“Lamentations” consists of four brief lyric poem sequences in free verse. Each sequence has its own title: “The Logos,” “Nocturne,” “The Covenant,” and “The Clearing.” Individual sequences contain from three to four stanzas each. These vary from two to seven lines in length, and the lines themselves mimic the stanzas through the economy of words used.
The title of this poem, “Lamentations,” suggests mourning for something irrevocably lost. It especially recalls the Old Testament’s Hebrew prophets lamenting the folly of the Children of Israel and their resultant separation from Jehovah. There are also correspondences between Louise Glück’s sequence titles and the New Testament gospel of Saint John. For example, the title of the first sequence, “The Logos,” recalls John’s story of Jesus Christ, as the gospel of John opens with the phrase, “In the beginning was the Word.” One definition of “word” in this context is the Greek word logos. “The Logos” can be described as cosmic reason or, according to ancient Greek philosophy, as the source of world order and intelligibility. The title of “The Logos” therefore suggests a story of cosmic origins and mythical figures that echoes both Greek and Christian mythology. Indeed, the poem’s first stanza describes archetypal figures of a woman—described as “mournful”—and a man. These figures in turn recall the Genesis story of the Garden of Eden and the...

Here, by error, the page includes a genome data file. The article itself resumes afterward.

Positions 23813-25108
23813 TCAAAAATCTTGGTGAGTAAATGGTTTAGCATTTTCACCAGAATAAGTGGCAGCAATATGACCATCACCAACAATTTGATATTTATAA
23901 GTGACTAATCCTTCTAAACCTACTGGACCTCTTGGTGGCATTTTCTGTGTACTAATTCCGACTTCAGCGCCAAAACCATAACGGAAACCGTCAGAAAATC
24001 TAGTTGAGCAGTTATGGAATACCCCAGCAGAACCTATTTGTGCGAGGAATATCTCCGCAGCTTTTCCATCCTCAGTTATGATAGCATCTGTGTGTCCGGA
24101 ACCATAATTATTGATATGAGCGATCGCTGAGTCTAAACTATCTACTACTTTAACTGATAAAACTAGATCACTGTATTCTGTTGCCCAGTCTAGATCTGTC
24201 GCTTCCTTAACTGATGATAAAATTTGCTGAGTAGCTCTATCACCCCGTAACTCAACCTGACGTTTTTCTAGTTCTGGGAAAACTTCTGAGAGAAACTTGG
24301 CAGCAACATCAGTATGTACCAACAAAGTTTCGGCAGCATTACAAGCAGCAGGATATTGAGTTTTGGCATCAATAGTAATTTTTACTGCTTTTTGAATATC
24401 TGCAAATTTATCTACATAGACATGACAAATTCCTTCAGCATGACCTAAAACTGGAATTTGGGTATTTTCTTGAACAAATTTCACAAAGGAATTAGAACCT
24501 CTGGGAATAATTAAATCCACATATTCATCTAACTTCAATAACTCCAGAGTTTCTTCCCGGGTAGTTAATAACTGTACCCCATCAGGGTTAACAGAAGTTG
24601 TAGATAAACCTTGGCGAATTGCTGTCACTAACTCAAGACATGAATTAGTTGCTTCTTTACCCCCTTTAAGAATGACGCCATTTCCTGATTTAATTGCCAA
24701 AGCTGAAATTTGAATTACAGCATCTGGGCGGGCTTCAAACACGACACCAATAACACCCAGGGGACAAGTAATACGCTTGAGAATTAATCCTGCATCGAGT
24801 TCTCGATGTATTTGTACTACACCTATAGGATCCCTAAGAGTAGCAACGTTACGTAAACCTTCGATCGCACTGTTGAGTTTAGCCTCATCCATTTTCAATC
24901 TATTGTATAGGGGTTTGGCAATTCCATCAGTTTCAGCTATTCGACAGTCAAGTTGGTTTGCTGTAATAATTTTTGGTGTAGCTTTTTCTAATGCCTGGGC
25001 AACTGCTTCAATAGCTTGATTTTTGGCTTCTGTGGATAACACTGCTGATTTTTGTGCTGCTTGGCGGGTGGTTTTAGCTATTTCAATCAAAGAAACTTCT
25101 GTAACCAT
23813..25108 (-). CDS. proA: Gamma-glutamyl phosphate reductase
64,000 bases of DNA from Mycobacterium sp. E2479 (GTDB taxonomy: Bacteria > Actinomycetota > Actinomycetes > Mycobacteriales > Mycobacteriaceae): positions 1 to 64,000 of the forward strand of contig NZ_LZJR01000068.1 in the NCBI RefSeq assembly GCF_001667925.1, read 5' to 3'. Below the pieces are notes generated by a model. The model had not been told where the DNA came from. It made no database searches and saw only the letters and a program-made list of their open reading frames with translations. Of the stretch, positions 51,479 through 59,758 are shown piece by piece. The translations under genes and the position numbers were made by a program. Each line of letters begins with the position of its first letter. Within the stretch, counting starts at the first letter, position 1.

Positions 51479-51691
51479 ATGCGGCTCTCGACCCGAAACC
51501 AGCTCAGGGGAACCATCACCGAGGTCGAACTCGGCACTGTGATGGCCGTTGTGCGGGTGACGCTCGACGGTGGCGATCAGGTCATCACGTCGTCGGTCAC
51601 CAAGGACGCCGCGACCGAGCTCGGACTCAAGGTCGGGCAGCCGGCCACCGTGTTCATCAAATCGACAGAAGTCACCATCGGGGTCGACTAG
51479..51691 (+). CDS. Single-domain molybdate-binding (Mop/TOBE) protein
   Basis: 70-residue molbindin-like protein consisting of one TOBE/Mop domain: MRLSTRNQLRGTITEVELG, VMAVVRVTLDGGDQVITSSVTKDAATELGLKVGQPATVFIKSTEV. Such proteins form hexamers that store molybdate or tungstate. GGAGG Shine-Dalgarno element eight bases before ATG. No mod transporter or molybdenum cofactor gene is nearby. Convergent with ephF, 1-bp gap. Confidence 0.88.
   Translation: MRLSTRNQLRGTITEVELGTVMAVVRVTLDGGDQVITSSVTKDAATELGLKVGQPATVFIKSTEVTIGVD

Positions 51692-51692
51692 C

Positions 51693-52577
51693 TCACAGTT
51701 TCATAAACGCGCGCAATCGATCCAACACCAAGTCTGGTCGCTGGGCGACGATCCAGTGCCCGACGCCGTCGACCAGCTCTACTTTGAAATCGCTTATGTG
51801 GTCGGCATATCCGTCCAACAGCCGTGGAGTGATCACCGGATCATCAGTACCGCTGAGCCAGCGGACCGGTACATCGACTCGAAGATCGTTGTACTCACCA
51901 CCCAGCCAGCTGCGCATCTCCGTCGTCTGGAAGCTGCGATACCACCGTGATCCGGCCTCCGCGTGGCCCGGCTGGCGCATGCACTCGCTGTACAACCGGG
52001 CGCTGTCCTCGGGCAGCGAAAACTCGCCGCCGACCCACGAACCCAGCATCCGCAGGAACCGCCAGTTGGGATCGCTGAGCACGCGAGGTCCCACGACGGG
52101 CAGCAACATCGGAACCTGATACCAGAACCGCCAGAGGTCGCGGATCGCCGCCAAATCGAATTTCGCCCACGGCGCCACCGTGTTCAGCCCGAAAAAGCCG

(The entire section is 558 words.)